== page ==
Out of my high school graduating class of 400 students, three of us went on to get Ph.D. degrees in chemistry—an amazing proportion that’s a factor of 10 greater than expected. Was it something in the water?
No. It was Mr. Sturtevant, our chemistry teacher. He was enthusiastic, creative, and passionate about chemistry. He treated all his students (he called us his “little chemists”) with a respect that let us know we were on the cusp of young adulthood.
Thinking back, 35 years later (whoa, has it really been that long?), the memories bubble up to the surface. Learning molecular bonding using gumballs and toothpicks. Having to stay after school to wash glassware (when I got caught using my squirt bottle inappropriately). Opening up my copy of “Sienko and Plane” (a classic text from that era).
And, then, there was Homecoming Day. Mr. Sturtevant told us he was going to use chemistry to predict the winner of that evening’s Homecoming football game. He stood at the front of the class, mixed two colorless liquids in a large beaker, and started stirring.
Then, in just a few seconds, the solution turned orange (one of our school colors). And then, after several more seconds, the solution turned black (our other school color!!). From that point on, for the rest of the school year, we truly were his “little chemists.”
I was slightly disappointed several years later when I learned that this chemical reaction hadn’t been discovered by my high school teacher. The “Old Nassau Reaction” (a version of the iodine clock reaction, also known as the “Halloween Reaction”) was made famous by Professor Hubert Alyea of Princeton. (Princeton College’s anthem is “Old Nassau,” and its school colors are orange and black.)
As the quintessential mentor, Alyea influenced several generations of students. His influence extended even further, to an entire generation of young Americans, because he served as the inspiration for the 1961 Disney movie, “The Absent-Minded Professor.” At the request of Walt Disney, Alyea used his mentoring skills to help Fred MacMurray prepare for his title role in that movie.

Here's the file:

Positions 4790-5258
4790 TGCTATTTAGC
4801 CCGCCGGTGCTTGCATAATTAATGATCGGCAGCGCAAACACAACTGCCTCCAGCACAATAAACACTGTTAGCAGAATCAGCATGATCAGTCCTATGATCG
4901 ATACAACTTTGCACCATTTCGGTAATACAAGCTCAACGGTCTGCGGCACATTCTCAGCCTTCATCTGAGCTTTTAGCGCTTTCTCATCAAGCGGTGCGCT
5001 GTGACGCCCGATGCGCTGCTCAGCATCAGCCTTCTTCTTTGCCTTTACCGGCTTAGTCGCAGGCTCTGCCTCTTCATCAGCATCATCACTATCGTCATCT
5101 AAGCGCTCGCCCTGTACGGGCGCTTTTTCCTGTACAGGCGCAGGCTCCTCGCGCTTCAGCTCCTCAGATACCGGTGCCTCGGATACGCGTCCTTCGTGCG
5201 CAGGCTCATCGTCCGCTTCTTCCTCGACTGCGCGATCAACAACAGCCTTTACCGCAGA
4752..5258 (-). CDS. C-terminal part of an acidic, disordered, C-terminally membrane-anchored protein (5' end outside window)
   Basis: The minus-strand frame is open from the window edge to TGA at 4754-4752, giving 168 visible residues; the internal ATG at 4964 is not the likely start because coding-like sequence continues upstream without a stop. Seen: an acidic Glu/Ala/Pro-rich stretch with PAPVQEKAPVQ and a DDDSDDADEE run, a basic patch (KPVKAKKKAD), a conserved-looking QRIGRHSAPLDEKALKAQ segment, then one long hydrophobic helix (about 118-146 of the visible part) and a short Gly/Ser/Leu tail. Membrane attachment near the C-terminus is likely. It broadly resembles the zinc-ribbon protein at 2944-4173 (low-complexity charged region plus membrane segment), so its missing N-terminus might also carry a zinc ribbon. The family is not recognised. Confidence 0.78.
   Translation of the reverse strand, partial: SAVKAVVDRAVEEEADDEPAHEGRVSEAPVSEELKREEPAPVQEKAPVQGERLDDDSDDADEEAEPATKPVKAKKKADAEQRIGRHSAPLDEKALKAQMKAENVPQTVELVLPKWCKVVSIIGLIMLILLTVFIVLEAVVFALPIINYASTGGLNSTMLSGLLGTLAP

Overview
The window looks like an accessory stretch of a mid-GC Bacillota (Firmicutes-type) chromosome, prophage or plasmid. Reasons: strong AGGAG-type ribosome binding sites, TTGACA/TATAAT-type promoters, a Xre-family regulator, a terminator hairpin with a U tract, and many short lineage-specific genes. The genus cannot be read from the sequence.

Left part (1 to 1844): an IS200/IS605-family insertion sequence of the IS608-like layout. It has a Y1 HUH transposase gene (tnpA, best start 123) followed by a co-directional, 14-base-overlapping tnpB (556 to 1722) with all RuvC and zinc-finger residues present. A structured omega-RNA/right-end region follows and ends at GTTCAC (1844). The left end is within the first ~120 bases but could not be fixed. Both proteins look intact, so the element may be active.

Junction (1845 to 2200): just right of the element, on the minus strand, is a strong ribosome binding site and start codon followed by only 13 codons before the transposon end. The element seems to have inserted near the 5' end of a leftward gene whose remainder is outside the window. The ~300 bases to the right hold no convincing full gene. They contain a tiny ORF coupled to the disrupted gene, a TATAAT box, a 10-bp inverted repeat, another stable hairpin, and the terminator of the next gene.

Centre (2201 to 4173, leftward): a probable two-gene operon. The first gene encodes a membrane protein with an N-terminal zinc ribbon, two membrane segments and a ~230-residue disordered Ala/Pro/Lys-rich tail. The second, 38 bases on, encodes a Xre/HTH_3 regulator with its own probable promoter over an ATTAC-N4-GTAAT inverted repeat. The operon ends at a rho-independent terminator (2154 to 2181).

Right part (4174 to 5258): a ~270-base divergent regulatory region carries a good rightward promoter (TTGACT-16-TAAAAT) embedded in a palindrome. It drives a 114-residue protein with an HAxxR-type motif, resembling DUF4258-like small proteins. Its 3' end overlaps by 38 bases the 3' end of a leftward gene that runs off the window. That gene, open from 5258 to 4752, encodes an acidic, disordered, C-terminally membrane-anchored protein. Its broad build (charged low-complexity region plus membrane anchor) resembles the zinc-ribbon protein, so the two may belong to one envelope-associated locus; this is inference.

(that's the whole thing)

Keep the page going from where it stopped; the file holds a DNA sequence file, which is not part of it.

Here’s a link to a video of Alyea giving one of his famous chemistry-demonstration lectures. It’s a great 27-minute video, with his dramatic version of the “Old Nassau” reaction appearing at the very end.
When I watch the Alyea video, it puts me right back in my high school chemistry classroom. Mr. Sturtevant found ways to engage both our imaginations and our intellects.
A decade after graduating from high school, another science teacher from my high school wrote to me and asked if I’d be willing to write a letter of support describing the impact of Mr. Sturtevant on me and my classmates. I was honored and delighted to write a letter. We get so few chances to thank those teachers and mentors who made a difference in our lives. I was even more delighted, several years later, when I attended the ACS National Meeting and watched Mr. Sturtevant accept the 1981 ACS National Award for High School Teaching.
Do you have a mentor who made a difference in your life? January 22 is your day to remember him or her. The National Mentoring Month website has a page where you can post your tributes. (If you’re willing to share, please post your tribute here, too. Just use the “comments” link at the end of this article.)
Randy Wedin blogs from Wayzata, MN. After spending a decade working for the ACS and as a Congressional Science Fellow, he launched a freelance science writing business, Wedin Communications (www.wedincommunications.com), in 1992.